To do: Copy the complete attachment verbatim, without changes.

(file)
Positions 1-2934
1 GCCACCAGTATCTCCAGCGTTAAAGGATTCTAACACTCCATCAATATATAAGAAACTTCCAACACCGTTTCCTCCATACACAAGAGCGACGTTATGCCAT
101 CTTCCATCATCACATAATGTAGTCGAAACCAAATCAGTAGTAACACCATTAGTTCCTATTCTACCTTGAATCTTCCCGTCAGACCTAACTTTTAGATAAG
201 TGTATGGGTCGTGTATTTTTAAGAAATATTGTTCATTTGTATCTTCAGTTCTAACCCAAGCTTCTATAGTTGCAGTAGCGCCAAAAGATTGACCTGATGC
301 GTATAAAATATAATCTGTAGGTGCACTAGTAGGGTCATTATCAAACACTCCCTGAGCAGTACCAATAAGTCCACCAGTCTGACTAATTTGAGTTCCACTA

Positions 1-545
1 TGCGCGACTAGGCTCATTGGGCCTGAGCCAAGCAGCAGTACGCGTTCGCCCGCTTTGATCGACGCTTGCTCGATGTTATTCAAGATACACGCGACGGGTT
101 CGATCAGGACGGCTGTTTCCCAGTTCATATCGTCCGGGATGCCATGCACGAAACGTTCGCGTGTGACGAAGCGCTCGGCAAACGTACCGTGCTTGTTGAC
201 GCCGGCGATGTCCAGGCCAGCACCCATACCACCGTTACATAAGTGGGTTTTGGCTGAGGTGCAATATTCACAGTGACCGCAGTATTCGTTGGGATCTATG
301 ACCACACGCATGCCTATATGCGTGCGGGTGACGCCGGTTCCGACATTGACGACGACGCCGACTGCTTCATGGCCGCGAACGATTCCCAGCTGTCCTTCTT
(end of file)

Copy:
Positions 1-2934
1 GCCACCAGTATCTCCAGCGTTAAAGGATTCTAACACTCCATCAATATATAAGAAACTTCCAACACCGTTTCCTCCATACACAAGAGCGACGTTATGCCAT
101 CTTCCATCATCACATAATGTAGTCGAAACCAAATCAGTAGTAACACCATTAGTTCCTATTCTACCTTGAATCTTCCCGTCAGACCTAACTTTTAGATAAG
201 TGTATGGGTCGTGTATTTTTAAGAAATATTGTTCATTTGTATCTTCAGTTCTAACCCAAGCTTCTATAGTTGCAGTAGCGCCAAAAGATTGACCTGATGC
301 GTATAAAATATAATCTGTAGGTGCACTAGTAGGGTCATTATCAAACACTCCCTGAGCAGTACCAATAAGTCCACCAGTCTGACTAATTTGAGTTCCACTA

Positions 1-545
1 TGCGCGACTAGGCTCATTGGGCCTGAGCCAAGCAGCAGTACGCGTTCGCCCGCTTTGATCGACGCTTGCTCGATGTTATTCAAGATACACGCGACGGGTT
101 CGATCAGGACGGCTGTTTCCCAGTTCATATCGTCCGGGATGCCATGCACGAAACGTTCGCGTGTGACGAAGCGCTCGGCAAACGTACCGTGCTTGTTGAC
201 GCCGGCGATGTCCAGGCCAGCACCCATACCACCGTTACATAAGTGGGTTTTGGCTGAGGTGCAATATTCACAGTGACCGCAGTATTCGTTGGGATCTATG
301 ACCACACGCATGCCTATATGCGTGCGGGTGACGCCGGTTCCGACATTGACGACGACGCCGACTGCTTCATGGCCGCGAACGATTCCCAGCTGTCCTTCTT